Mad Max Fury Road Part 1
We saw Mad Max Fury Road last week…and we are still decompressing from the incredible cinematic experience that it was (and planning our second viewing – this time in IMAX perhaps?). The film has gotten rave reviews and some interesting publicity from men’s rights activists (blech!). We thought that this was one of the most stupendous films we have ever seen, a film that could change cinema for the future, and a truly immersive and entertaining experience. It was one of the first times where when the lights came up and the movie was over, I felt sadness and loss, wishing it would last just a little bit longer.
There wasn’t a moment of the film that didn’t have us on the edge of our seats. The energy in the theatre was palpable, everyone completely engrossed in the moment forgetting where they were.
I personally had been concerned that a childhood favourite might become tarnished – after all, so many classics that I adored growing up have been remade or sequelled into a hellish product (ahem, Star Wars). But George Miller delivered a masterpiece in his Mad Max world revival. The dystopian film works on so many levels that are extremely relevant and necessary to contemplate in our current times.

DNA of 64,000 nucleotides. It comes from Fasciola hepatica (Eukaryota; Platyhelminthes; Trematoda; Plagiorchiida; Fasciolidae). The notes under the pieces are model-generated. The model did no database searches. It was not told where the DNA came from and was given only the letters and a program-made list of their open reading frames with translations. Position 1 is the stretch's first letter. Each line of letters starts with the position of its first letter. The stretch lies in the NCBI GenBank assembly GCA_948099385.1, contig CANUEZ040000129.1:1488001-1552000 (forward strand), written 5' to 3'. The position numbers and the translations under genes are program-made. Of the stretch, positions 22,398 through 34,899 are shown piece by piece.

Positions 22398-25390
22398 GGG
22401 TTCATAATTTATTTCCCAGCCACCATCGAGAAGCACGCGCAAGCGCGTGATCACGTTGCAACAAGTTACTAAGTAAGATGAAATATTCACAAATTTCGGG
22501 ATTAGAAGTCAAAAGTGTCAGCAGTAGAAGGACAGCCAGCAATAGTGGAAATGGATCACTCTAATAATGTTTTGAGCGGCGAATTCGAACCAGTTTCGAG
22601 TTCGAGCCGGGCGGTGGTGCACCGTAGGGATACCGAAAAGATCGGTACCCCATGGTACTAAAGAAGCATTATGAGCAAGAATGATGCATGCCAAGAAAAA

In the Mad Max, the end of the world as we know it has come and gone. The landscape has changed and is no longer as hospitable to life as it once was. The straggles of survivors have banded together into factions, defending the patches of land they have laid claim to. Societal norms that we take for granted have eroded, and the purpose of living is merely to survive.
The film tackles such heavy topics as climate change, power and control by leaders who are only after meeting their own needs and greed, wealth disparity, the treatment of women in our society (yeah, misogyny is a rampant issue! Deal with it and change Menimists). But most importantly the film delivers a message of hope: the hope that there is something to fight and survive for; the hope that things can change, that we can change it; the hope that one person can create a movement that sparks a revolution; the hope that our existence is worth something. These issues were woven seamlessly into the story, less spoken than a simple known entity. The elaborate back-stories of the characters worked flawlessly to communicate them.
George Miller also did another thing that we never see in cinema: He portrayed women as women. We are strong but can still be vulnerable, are compassionate but can still kick some serious butt, are feminine but still have an edge. There was no presence of the typical Hollywood “Damsel in Distress” waiting for a man to rescue her. There was no hint of these women being anything less than well-rounded, dynamic, and deep. It is a rare thing to see such roles written for women – this is commonly a depiction reserved for men.